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Update: Tesla Engineers Say Crash Due To Brakes, Not Autopilot Feature

About the fatal crash in May of a Tesla Model S car operating beta-version software for its Autopilot feature, the company's engineering executives told the U.S. Senate during committee hearings that the vehicle's brakes were at fault. The New York Times reported:

"... Tesla told members of the Senate Commerce Committee staff on Thursday that the problem involved the car’s automatic braking system, said the staff member, who spoke on condition of anonymity. It was not clear how or why Tesla considers the automatic braking system to be separate from Autopilot, which combines automated steering, adaptive cruise control and other features meant to avoid accidents. Tesla declined to comment... The company told the committee staff that it considered the braking systems as “separate and distinct” from Autopilot, which manages the car’s steering, and can change lanes and adjust travel speed..."

Auto experts say that the Autopilot feature and brakes should work together. So, either the car didn't recognize that it had to stop, or it failed to stop when it should have. The Autopilot feature requires the driver to be ready to assist, if needed. The National Highway Traffic Safety Administration (NHTSA) is investigating the crash.

Consumer Reports, which has tested vehicles for decades, has called for automakers to not use people as "guinea pigs for vehicle safety beta programs."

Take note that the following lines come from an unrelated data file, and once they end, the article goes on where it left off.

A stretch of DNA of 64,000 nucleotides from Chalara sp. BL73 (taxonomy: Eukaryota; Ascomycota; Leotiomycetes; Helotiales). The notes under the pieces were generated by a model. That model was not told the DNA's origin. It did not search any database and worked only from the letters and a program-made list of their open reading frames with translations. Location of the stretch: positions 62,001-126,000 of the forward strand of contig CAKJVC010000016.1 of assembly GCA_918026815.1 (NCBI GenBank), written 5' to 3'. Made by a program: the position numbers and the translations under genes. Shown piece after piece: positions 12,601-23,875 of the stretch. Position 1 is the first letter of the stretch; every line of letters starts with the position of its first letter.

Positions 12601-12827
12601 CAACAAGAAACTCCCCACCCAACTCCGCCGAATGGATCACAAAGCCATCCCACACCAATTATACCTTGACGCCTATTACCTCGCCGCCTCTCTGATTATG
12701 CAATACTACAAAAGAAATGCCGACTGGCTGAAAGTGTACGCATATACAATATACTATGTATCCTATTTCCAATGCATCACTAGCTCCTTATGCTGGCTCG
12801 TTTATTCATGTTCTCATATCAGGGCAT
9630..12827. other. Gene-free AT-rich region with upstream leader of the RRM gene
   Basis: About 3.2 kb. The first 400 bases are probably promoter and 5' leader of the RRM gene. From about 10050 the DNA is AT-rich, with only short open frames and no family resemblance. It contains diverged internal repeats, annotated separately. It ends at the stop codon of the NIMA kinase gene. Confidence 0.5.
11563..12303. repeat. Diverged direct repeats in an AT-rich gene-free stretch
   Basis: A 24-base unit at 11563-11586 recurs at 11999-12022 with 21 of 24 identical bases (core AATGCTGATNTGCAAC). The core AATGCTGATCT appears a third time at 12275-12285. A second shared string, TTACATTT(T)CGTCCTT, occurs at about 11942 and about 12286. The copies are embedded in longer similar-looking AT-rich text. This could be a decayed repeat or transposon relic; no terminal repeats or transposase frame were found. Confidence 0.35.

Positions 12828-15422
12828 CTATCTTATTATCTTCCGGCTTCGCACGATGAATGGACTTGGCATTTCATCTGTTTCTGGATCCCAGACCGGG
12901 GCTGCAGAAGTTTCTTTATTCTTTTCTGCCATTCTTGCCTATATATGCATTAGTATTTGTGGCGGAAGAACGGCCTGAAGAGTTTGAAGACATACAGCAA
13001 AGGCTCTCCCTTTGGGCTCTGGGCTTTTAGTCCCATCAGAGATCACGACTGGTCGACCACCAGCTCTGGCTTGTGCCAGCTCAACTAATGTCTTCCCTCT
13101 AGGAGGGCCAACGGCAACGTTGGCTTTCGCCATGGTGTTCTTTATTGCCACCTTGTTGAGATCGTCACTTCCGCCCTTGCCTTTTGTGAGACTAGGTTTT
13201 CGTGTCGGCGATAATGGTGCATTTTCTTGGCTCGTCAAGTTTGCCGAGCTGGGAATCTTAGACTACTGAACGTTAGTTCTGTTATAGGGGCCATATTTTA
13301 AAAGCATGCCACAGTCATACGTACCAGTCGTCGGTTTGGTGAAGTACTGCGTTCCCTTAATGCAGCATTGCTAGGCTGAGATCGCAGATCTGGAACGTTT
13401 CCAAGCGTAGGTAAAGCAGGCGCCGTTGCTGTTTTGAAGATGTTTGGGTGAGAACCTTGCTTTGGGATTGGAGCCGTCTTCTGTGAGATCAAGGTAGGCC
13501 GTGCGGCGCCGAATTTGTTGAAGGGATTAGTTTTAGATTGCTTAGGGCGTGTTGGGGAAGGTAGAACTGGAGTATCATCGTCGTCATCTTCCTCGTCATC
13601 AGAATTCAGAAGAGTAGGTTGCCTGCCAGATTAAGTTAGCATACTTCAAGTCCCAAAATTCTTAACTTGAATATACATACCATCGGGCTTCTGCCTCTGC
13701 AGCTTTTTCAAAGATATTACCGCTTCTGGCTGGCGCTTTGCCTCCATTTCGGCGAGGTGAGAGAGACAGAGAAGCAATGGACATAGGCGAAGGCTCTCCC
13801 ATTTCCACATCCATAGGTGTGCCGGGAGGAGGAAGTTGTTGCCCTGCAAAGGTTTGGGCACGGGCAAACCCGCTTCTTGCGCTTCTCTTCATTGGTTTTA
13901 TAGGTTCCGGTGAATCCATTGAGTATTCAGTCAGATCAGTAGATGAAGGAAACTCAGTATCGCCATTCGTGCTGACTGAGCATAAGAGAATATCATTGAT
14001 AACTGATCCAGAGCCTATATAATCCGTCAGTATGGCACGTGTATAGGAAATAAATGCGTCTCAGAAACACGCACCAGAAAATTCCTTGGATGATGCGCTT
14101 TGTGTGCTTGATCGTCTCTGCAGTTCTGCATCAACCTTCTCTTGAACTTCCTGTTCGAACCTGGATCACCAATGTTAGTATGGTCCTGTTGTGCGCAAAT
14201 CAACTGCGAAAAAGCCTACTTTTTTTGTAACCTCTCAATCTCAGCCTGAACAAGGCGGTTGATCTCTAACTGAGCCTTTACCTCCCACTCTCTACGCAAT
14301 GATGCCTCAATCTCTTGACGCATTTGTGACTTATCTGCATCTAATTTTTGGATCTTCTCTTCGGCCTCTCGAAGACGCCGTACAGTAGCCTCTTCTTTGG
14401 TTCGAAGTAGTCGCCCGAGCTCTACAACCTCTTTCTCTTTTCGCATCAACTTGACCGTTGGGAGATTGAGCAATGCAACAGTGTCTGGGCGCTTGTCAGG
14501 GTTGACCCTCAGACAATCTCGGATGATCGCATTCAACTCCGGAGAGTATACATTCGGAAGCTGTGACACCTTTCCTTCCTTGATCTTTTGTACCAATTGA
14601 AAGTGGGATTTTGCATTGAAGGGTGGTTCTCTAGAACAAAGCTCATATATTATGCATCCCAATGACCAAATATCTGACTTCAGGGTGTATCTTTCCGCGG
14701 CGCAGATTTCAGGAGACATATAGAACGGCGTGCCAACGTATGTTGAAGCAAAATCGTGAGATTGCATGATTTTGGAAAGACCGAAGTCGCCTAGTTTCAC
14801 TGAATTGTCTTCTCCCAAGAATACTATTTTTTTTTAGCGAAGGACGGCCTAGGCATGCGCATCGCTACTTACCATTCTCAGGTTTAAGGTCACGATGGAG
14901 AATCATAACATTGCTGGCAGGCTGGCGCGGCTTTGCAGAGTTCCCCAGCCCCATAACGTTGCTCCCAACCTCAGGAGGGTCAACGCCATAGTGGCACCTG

While the fatal Tesla crash was tragic, it is also a reminder for consumers to:

  • Know the differences between full autonomous automation and features that assist drivers,
  • Know the limitations of automation features including road conditions that require driver intervention,
  • Know which features use beta-version software (which means they are unfinished and still being tested), and
  • Read all applicable polices (e.g., terms of service, privacy) before and after purchasing a vehicle to understand your responsibilities and liability. Certain features and road conditions require driver intervention.


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Chanson de Roland

Apparently, the brakes worked well enough to come to a stop, and then suddenly failed when the Tesla car should have recognized the Semi-truck and come to or remained at a stop. So this sounds like BS to me, which is nothing but a lawyer's statement to not technically lie in testimony to Congress, which is a federal felony, while avoiding making a statement that would prejudice Tesla in any litigation and/or in the NHTSA's (National Highway Traffic Safety Administration's) investigation of the accident.

It all depends on what the meaning of brakes is.


As a non-lawyer and layperson, the engineers' statements before the Senate committee sounded like BS to me, too, especially given the Autopilot feature description on Tesla's site (which I included in my July 5th blog post):

"Autopilot allows Model S to steer within a lane, change lanes with the simple tap of a turn signal, and manage speed by using active, traffic-aware cruise control. Digital control of motors, brakes, and steering helps avoid collisions from the front and sides, and prevents the car from wandering off the road. Autopilot also enables your car to scan for a parking space and parallel park on command..."

A car can't parallel park without using its brakes. If Autopilot doesn't use the car's breaks, then they should have named the feature Autosteer.



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